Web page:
Seeking answers from Captain Astro

By Tom Burns - Stargazing

Tom was up observing all last night, so he’s asked his good buddy, the Amazing Captain Astro, to answer some of the many questions about astronomy that have been pouring in.

Hey Captain Astro,

What are the spectral characteristics of Seyfert galaxies?

Timmy Johnson, age 9

That’s an excellent question, Timmy. At a time when people are saying that youngsters like yourself aren’t interested in science, it’s a pleasure to see that you know so much about astronomy. Er, ah, next question, please.

Hey Captain Astro,

How big is the universe?

Timmy Johnson

It’s big, Timmy. Really, really big. It’s so big that it’s hard for mere mortals like us to comprehend how big.

Hey Captain Astro,

Aren’t you going to answer any of these questions?

Timmy Johnson

Okay, okay, I’ll give it a try. But fair warning. The answer might boggle your mind. Old Captain Astro’s mind exists in a perpetual state of cosmic bogglement.

The universe is so big that our usual distance measures are too small to make much sense. So astronomers use measures like the “light-year” to talk about the distance from one astronomical object to another. A light-year is the distance it takes light to travel in one year — about 6 trillion miles.

Let’s start close to the Earth and work our way out. Earth is the third planet from the uun of the eight major planets revolving around it. The light from the sun takes over eight minutes to get to our eyes. That makes Earth over eight “light minutes” from the sun.

The planets in our solar system that are farthest from us are in orbits that are hours away by light beam. Neptune, the farthest planet from the sun, is more than four light-hours away from us.

But the stars are much farther apart than the planets are from our star, the sun.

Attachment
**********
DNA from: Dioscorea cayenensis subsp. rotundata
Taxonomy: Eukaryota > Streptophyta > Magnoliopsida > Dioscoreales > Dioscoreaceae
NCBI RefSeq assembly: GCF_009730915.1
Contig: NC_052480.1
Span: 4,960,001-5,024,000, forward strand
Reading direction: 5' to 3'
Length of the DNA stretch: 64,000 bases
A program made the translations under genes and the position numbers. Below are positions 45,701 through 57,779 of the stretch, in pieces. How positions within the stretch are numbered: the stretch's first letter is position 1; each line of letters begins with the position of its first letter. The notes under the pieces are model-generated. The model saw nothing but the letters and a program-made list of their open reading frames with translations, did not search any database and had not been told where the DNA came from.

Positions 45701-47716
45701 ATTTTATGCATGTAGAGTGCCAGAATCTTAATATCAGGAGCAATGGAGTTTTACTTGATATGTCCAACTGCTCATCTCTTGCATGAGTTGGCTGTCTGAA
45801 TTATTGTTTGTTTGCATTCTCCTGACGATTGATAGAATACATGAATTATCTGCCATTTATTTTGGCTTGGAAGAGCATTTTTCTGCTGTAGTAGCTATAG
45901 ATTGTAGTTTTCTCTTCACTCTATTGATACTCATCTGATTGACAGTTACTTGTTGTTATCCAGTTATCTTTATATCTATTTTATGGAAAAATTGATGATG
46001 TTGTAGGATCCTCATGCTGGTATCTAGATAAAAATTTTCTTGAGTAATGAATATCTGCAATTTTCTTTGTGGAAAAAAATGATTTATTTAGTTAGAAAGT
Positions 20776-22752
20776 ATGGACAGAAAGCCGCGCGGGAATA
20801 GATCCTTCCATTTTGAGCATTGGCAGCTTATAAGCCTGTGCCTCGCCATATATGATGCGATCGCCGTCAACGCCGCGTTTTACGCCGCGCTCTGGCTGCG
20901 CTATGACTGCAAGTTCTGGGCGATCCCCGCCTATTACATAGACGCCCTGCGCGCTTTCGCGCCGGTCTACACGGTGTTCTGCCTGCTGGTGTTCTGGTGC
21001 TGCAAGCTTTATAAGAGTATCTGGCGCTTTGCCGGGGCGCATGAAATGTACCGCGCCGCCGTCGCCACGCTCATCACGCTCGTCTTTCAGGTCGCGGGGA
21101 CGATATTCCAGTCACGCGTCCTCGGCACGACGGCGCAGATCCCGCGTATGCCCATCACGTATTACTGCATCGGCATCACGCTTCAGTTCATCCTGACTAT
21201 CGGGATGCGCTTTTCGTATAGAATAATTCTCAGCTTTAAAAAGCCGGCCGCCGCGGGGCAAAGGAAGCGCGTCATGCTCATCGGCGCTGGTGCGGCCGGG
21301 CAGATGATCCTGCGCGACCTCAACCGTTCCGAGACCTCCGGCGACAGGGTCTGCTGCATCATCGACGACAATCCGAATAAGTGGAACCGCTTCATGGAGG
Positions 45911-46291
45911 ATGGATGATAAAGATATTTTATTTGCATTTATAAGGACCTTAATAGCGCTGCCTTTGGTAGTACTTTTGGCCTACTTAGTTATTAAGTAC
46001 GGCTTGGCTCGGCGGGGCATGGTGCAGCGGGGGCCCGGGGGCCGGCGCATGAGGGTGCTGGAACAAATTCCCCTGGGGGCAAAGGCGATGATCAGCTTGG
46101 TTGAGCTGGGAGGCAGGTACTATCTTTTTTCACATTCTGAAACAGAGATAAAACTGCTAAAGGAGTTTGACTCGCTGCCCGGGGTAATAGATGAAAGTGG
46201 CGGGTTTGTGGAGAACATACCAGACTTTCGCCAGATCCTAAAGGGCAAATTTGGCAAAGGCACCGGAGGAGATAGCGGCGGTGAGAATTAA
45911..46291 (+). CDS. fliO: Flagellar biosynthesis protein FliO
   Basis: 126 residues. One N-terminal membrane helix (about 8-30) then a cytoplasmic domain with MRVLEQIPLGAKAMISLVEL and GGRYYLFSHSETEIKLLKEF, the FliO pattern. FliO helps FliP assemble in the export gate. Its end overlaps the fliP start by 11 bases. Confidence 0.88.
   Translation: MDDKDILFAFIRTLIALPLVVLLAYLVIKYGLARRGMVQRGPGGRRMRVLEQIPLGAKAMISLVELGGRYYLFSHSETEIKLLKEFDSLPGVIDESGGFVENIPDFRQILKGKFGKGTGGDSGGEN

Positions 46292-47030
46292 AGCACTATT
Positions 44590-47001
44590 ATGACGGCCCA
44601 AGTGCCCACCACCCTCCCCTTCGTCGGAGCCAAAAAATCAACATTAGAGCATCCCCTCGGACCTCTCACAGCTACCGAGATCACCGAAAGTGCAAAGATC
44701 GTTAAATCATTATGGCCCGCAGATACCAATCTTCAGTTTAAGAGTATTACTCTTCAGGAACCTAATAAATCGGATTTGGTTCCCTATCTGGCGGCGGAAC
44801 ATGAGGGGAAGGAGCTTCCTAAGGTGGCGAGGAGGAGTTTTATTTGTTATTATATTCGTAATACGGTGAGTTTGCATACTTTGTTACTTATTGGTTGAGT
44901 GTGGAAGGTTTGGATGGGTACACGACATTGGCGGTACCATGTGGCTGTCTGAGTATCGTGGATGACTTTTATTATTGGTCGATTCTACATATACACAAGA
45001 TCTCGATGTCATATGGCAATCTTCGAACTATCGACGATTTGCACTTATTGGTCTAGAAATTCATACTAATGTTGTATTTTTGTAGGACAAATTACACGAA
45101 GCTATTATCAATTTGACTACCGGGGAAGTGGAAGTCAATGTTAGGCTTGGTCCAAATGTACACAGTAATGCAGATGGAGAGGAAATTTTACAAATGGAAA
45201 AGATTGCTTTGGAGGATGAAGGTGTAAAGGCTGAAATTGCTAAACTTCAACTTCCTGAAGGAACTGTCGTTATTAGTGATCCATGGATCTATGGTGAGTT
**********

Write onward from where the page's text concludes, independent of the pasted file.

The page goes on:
The nearest star to the sun is Alpha Centauri, over four years away by light beam. That’s over 24 trillion miles.

The sun and Alpha Centauri are two of about 300 billion stars that make up our home galaxy, the Milky Way. The Milky Way is a pinwheel-shaped collection of stars, dust, and hydrogen gas.

If you turned on a flashlight at one end of the Milky Way, the light would take about 100,000 years to get to the other end, making our galaxy about 100,000 light-years across.

That’s big, but it’s nothing compared to the distances between galaxies.

The closest major galaxy to ours is the Andromeda Galaxy. It’s much farther away than the stars in our galaxy.

It took over two million years for the dim light of that galaxy to get here. And it’s a close galaxy.

Trillions of galaxies make up the Universe. Using space-based telescopes, astronomers have observed light from extremely distant galaxies.

The farthest galaxies from us are also the oldest. The light from them takes as long as 13.2 billion years to get to the Earth.

The farthest light we can see is the Cosmic Microwave Background radiation, which happened 385,000 years after the Universe began.

Before that, there was no light to see. Astronomers estimate that the universe is 13.8 billion years old. It began with a rapid expansion that astronomers call the Big Bang.